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But, as the proceedings unfold, there may well be others such as appeals, statements of defence, injunctions, etc. At the end of proceedings, the court's decision will be served on the parties.
A number of extrajudicial documents, such as notarised acts, may also have to be transmitted.
The methods of conveying such documents may also vary from one Member State to another, for example they may have to be delivered by hand or you may be allowed to send them by post.
The cost of these formalities also varies. In some cases it may be covered by the legal aid available for persons who do not have enough funds to pay for the cost of proceedings themselves.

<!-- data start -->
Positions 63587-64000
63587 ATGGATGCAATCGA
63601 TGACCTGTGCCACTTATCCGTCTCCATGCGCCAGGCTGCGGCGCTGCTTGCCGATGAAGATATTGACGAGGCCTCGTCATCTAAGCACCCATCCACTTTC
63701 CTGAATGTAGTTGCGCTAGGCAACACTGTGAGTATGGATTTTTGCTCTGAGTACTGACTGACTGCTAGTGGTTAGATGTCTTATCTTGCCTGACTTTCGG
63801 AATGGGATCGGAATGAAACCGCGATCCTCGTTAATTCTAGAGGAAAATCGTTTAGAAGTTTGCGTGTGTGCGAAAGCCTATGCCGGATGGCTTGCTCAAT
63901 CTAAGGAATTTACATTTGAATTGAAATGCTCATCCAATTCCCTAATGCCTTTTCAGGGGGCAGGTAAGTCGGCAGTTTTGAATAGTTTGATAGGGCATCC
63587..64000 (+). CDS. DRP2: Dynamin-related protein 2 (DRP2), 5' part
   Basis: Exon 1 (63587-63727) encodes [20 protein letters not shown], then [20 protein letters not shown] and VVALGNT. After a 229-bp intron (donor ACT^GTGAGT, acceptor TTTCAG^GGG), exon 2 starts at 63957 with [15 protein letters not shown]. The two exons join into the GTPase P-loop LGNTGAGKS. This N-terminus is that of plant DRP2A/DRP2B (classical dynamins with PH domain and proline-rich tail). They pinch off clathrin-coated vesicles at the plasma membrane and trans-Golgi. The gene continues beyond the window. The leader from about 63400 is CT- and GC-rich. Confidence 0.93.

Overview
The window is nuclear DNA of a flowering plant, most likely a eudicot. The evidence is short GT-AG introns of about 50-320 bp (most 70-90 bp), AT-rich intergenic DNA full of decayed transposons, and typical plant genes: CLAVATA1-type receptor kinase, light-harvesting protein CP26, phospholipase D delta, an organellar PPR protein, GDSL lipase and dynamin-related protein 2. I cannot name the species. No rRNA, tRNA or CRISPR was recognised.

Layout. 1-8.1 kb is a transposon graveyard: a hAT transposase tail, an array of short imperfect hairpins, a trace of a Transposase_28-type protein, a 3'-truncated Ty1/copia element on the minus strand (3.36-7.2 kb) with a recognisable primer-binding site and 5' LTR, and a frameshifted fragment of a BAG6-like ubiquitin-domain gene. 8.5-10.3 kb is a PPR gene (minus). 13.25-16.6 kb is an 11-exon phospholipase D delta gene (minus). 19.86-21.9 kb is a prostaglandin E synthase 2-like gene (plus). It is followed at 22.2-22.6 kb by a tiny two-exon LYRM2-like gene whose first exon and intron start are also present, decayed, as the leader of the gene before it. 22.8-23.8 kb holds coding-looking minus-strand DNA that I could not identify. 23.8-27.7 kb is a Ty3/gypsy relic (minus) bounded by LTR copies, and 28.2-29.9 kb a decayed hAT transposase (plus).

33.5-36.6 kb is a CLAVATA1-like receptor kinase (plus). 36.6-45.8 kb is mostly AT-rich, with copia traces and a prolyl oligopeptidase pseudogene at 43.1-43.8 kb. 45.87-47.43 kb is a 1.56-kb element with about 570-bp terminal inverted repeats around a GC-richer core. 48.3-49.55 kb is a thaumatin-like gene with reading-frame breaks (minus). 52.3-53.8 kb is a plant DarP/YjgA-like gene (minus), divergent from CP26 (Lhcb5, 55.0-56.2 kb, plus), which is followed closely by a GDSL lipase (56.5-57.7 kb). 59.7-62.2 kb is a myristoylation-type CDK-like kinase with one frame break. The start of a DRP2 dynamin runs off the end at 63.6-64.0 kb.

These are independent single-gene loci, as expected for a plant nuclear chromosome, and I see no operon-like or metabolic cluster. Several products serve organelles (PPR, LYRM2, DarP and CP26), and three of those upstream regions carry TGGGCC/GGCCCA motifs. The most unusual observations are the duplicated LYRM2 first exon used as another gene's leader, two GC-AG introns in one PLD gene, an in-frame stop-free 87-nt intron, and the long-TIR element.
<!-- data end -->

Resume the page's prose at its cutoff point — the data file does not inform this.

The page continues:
Click on the flag of each Member State and you will find information you need on the systems of serving documents in that country.
If you have to send documents to a Member State other than the one in which you are resident, it is worth knowing that the relevant procedures are laid down in a European Regulation adopted in 2000. This could save you time. To find out more, click on the "Community law" icon.
There is also an international convention, concluded in 1965, governing relations between Member States of the European Union and non-EU countries that are party to the convention. To find out more, click on the "International law" icon.Top
Last update: 04-11-2009